Bruins goalie Jeremy Swayman on top of his game in the playoffs

BEDFORD — Boston Bruins goalie Jeremy Swayman can inspire confidence away from the crease.

That astute observation was conveyed by Bruins’ head coach Jim Montgomery upon the team’s return from Tuesday night’s thrilling 2-1 victory over the Florida Panthers in Game 5 at Amerant Bank Arena in Sunrise, Fla. The Bruins trail in the series, 3-2.

Swayman was the reason the Bruins forced a Game 6 on Friday night at the TD Garden. The former Maine Black Bear from Anchorage, Alaska stopped 28 shots, including 10 in the tumultuous third period with the Bruins clinging to a one-goal lead.

“He’s been fantastic since day one of the playoffs,” said Montgomery during a Wednesday afternoon press briefing at Hanscom Field. “He’s been incredible for us and also, in between timeouts, he comes by the bench.

“He doesn’t talk to the bench. But just the way he carries himself, there is a confidence and an aura about him. He (feels) invincible, which makes us really confident that we are in a good place.

“There was the pull goalie situation. I was behind the bench and they are not scoring. We have Swayman in net. He has clearly gone to a next level.”

The 6-2, 197-pound Swayman combines athleticism and positional awareness, two attributes that have solidified his role as the Bruins No. 1 goaltender and one of the statistically best in the Stanley Cup playoffs.

Swayman collected his sixth win of the playoffs, but his pivotal numbers were skewered by the nine goals he gave up in consecutive losses to Florida at the Garden. Swayman has given up 23 goals in 11 starts for a 2.16 goals against average while his .933 save percentage is the best among active goalies in the playoffs.

“The athleticism is god-given ability,” said Montgomery. “The way he reads plays and his hockey sense as a goaltender is allowing him to get to some saves a normal goaltender wouldn’t.”

The Bruins and the Panthers have two days in between games. Montgomery feels the down time will benefit Swayman, who has started every match since Game 3 of the Bruins’ seven-game series against the Toronto Maple Leafs.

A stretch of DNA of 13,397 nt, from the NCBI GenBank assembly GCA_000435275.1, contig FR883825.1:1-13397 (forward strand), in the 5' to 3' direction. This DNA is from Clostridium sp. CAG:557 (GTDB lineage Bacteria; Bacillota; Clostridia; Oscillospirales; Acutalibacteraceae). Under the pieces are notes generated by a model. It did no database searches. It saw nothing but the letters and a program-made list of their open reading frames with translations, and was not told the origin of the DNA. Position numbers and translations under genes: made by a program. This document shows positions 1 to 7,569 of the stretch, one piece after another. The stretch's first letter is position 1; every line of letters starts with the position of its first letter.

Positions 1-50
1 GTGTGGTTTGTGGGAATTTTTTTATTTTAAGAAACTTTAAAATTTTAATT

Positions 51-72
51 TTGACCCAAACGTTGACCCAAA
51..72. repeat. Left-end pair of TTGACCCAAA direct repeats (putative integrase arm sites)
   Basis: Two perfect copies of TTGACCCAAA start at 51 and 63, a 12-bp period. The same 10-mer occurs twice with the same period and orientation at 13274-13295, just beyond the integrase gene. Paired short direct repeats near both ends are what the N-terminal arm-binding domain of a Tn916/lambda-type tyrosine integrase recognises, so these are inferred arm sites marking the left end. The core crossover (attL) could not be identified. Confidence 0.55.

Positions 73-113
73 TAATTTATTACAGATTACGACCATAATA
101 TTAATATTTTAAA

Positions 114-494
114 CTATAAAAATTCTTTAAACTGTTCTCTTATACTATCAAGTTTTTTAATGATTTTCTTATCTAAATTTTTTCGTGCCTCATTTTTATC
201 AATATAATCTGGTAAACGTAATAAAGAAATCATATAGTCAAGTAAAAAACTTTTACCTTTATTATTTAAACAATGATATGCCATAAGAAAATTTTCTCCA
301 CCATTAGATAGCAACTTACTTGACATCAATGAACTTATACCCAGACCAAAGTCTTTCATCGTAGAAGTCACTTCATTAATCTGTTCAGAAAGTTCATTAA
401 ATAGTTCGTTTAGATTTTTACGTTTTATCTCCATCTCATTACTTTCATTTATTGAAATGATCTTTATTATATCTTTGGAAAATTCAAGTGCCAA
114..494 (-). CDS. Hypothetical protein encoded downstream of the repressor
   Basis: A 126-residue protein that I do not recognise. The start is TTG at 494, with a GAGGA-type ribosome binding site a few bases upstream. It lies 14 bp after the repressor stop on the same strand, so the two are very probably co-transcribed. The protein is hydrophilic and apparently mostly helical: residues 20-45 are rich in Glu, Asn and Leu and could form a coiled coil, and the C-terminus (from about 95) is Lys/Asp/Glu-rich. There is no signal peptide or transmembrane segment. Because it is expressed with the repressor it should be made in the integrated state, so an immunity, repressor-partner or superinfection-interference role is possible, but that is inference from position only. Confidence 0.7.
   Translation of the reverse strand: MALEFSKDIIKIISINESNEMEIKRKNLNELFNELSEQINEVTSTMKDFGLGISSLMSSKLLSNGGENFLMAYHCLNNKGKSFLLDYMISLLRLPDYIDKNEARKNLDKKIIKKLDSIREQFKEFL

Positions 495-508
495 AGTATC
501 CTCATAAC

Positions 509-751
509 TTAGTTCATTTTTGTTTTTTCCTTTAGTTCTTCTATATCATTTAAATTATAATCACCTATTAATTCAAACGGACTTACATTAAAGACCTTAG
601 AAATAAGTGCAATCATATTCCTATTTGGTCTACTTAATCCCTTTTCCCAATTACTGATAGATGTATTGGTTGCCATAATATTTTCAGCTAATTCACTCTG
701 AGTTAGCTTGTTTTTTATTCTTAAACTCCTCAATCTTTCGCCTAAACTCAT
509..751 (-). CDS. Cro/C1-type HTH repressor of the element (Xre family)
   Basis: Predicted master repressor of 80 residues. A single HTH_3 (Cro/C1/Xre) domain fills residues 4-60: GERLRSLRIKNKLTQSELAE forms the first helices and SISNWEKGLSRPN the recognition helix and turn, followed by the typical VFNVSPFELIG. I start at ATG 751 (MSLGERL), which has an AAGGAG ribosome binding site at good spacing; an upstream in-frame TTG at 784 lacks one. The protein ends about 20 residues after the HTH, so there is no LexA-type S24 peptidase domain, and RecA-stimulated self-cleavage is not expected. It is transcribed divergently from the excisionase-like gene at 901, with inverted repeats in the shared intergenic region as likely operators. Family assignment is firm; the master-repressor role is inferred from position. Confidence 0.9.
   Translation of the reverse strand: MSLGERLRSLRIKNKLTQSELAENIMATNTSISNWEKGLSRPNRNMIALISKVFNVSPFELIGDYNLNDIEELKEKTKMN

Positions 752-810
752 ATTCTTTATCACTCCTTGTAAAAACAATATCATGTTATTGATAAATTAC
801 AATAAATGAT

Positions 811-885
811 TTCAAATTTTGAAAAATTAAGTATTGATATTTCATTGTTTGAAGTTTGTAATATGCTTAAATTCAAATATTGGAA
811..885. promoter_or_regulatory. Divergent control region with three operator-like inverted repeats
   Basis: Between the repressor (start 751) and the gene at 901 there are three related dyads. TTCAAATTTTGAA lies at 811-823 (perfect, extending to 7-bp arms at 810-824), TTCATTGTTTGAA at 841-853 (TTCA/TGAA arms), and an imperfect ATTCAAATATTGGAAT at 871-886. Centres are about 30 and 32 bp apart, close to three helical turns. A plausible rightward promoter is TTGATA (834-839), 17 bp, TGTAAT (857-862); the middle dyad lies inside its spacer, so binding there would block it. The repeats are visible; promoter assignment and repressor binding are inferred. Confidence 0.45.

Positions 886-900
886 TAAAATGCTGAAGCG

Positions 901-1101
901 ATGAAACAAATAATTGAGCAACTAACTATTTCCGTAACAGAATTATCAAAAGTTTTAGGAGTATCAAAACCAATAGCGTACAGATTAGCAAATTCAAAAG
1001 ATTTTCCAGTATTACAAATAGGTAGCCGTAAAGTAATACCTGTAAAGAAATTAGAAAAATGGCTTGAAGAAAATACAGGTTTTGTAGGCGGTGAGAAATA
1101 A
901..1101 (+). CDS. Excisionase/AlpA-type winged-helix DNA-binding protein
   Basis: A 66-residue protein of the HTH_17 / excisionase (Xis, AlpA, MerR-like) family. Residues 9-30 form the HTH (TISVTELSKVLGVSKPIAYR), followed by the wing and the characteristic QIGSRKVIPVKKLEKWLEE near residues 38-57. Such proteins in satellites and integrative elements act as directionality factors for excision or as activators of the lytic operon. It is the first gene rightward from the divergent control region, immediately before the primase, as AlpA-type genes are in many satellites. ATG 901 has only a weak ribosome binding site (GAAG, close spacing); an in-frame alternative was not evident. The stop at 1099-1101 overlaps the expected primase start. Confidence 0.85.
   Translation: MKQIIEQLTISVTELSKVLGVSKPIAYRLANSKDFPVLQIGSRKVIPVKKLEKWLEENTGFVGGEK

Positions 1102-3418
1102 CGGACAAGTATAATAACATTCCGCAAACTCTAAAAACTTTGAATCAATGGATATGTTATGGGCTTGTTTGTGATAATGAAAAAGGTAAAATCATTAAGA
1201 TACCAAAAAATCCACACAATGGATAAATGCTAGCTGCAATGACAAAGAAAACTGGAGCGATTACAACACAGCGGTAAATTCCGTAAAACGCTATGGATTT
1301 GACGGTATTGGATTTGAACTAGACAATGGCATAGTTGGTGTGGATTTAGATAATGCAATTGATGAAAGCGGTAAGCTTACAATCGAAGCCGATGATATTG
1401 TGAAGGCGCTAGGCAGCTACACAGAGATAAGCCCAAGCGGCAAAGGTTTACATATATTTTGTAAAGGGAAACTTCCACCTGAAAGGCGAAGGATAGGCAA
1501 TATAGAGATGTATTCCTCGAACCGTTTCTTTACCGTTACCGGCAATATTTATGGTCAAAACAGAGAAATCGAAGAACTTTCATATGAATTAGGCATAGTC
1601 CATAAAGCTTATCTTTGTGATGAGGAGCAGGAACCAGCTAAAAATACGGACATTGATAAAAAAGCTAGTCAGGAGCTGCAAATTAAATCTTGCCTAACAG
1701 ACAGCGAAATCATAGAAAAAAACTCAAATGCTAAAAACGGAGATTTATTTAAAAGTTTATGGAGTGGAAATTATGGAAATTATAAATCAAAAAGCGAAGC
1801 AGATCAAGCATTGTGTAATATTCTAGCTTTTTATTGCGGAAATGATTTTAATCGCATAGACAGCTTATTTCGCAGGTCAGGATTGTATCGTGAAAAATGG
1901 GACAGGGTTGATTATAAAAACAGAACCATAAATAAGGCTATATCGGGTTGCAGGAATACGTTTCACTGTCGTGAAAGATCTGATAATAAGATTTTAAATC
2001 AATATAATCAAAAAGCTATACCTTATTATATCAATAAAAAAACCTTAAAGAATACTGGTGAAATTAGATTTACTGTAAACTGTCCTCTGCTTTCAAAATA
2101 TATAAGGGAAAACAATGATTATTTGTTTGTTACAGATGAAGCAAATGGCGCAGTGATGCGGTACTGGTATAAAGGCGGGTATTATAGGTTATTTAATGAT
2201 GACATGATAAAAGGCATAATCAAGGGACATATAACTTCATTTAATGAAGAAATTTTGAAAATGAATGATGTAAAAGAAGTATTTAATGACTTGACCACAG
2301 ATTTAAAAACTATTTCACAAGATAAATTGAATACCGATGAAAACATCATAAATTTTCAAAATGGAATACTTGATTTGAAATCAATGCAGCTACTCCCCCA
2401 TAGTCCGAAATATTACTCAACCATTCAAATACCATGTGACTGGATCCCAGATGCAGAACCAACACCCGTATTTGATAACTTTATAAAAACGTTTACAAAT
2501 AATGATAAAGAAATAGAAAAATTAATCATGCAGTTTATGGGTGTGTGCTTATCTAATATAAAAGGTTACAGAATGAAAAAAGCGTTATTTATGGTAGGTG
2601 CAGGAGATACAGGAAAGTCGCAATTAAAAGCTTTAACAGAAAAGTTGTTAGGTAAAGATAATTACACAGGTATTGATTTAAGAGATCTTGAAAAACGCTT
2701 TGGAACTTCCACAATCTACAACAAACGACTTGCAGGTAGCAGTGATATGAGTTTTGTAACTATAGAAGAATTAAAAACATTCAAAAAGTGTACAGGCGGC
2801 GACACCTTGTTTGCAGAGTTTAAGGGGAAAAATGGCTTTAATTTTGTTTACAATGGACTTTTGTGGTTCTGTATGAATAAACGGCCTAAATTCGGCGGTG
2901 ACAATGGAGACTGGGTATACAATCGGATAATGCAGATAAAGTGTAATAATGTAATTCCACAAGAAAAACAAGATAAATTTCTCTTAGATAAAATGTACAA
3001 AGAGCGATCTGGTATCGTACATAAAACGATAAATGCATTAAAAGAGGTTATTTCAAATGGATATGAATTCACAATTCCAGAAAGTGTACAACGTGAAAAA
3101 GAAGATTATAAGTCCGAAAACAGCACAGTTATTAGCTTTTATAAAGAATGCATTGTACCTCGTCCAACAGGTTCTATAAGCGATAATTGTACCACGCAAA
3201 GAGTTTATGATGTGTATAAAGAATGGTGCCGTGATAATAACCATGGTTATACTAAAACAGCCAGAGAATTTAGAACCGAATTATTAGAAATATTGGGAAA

“We still monitor it (workload),” said Montgomery. “But with the two days off in between it is a kind off moot point for the next game. But you like it. This is where in a series it is beneficial for everybody.”

Time in the box

The Bruins’ penalty kill has been serviceably successful in the playoffs because it’s had to be. The Bruins have allowed seven goals with a penalty kill success rate of 84.8 percent despite the team’s frequent trips to the box. The Bruins were issued five penalties in Game 5 that included their sixth too many men on the ice infraction of the playoffs.

“It was something that was a little problematic during the year,” said Montgomery. “This series has been a little more problematic than the other series because we have spent a little bit more time in our own end.

“You usually take them in your own end.”

Marchand status

Montgomery would not say if first line left wing and team captain Brad Marchand would be available for Game 6.

“He is day to day and we just got back so will so we’ll more probably know (Thursday),” said Montgomery. “We have a lot of time here, a couple of days.”

Marchand and Panthers center Sam Bennett were involved in a violent collision in front of the Boston bench in the first period of Game 3. Marchand collapsed onto the ice surface and staggered into the Bruins bench. Bennett was shown making upward motion towards Marchand’s head but there was no resulting penalty or follow up by the league.

Blue line goals

The Bruins have benefitted from some timely backend scoring in the playoffs. Charlie McAvoy’s first goal of the playoffs proved to be the winner in Game 5. McAvoy put the Bruins up 2-1 at 10:25 of the second period.

Although he is known as a stay-at-home defenseman, Brandon Carlo leads the blue liners with three goals. Hampus Lindholm and Mason Lohrei have one goal apiece. Lindholm and Lohrei had three assists apiece, while McAvoy has five.

“Both teams have really shrunk the offensive zone, which has left our defensemen open,” said Montgomery. “I think our defensemen are doing a really good job of being shoot first and getting pucks through and being more assertive in transition from defense to offense as well.”


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